Confucianism is a Chinese ethical and philosophical system developed from the teachings of the Chinese philosopher Confucius (Kǒng Fūzǐ, or K'ung-fu-tzu, lit. "Master Kong", 551–478 BC). Confucianism originated as an "ethical-sociopolitical teaching" during the Spring and Autumn Period, but later developed metaphysical and cosmological elements in the Han Dynasty.[1] Following the abandonment of Legalism in China after the Qin Dynasty, Confucianism became the official state ideology of China, until it was replaced by the "Three Principles of the People" ideology with the establishment of the Republic of China, and then Maoist Communism after the ROC was replaced by the People's Republic of China in Mainland China.


The core of Confucianism is humanism,[2] the belief that human beings are teachable, improvable and perfectible through personal and communal endeavour especially including self-cultivation and self-creation. Confucianism focuses on the cultivation of virtue and maintenance of ethics, the most basic of which are ren, yi, and li.[3] Ren is an obligation of altruism and humaneness for other individuals within a community, yi is the upholding of righteousness and the moral disposition to do good, and li is a system of norms and propriety that determines how a person should properly act within a community.[3] Confucianism holds that one should give up one's life, if necessary, either passively or actively, for the sake of upholding the cardinal moral values of ren and yi.[4] Although Confucius the man may have been a believer in Chinese folk religion, Confucianism as an ideology is humanistic[2] and non-theistic, and does not involve a belief in the supernatural or in a personal god.[5]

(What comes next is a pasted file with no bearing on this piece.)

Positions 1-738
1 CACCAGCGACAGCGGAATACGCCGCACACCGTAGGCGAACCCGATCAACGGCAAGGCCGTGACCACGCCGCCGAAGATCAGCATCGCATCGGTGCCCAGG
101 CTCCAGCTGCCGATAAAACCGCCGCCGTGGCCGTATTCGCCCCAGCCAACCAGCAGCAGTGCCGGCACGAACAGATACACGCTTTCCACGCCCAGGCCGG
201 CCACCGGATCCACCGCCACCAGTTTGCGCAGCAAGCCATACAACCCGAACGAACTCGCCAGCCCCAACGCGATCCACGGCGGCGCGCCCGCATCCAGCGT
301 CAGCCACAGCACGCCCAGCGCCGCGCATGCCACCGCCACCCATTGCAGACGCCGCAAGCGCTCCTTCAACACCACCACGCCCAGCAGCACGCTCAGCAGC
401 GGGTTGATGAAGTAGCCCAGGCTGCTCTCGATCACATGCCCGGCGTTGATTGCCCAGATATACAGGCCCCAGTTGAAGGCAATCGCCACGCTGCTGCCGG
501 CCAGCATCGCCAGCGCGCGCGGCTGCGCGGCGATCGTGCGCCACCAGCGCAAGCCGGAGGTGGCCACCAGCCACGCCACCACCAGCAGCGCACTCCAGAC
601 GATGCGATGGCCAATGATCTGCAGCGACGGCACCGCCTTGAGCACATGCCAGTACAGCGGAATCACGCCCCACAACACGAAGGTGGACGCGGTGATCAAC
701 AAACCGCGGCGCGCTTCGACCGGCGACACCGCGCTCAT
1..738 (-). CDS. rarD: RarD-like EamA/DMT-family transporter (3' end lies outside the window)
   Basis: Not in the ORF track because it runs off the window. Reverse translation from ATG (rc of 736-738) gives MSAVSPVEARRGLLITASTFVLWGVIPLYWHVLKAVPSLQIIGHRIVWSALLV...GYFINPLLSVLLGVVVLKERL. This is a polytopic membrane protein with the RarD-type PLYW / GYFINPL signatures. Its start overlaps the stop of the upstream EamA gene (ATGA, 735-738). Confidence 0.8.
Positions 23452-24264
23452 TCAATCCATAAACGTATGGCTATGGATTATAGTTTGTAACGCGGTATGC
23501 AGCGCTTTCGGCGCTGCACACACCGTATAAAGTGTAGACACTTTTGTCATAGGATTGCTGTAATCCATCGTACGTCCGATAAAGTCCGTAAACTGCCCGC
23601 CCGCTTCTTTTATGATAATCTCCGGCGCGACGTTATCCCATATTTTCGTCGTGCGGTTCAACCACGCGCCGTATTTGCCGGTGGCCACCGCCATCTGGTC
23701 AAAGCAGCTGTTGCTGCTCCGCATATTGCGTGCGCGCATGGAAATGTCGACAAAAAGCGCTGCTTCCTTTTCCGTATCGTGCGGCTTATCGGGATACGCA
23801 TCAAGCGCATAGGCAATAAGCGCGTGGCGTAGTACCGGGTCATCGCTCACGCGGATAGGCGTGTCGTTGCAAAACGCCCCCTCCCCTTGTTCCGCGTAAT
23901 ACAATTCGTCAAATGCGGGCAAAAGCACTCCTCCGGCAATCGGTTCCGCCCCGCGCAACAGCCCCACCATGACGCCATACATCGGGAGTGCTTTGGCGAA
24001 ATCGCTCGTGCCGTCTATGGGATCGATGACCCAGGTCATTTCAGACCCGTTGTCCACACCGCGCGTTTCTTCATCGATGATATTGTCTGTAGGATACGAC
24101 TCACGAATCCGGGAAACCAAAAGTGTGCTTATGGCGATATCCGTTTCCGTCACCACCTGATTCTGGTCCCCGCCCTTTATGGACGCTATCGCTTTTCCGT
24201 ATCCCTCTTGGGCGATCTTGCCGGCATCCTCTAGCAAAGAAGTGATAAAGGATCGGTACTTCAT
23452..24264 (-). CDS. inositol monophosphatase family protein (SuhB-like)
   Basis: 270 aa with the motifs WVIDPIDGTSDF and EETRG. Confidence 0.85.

Cultures and countries strongly influenced by Confucianism include mainland China, Taiwan, Korea, Japan and Vietnam, as well as various territories settled predominantly by Chinese people, such as Singapore. Although Confucian ideas prevail in these areas, few people outside of academia identify themselves as Confucian,[6][7] and instead see Confucian ethics as a complementary guideline for other ideologies and beliefs, including democracy,[8] Marxism,[9] capitalism,[10] Christianity,[11] Islam[12] and Buddhism.[13]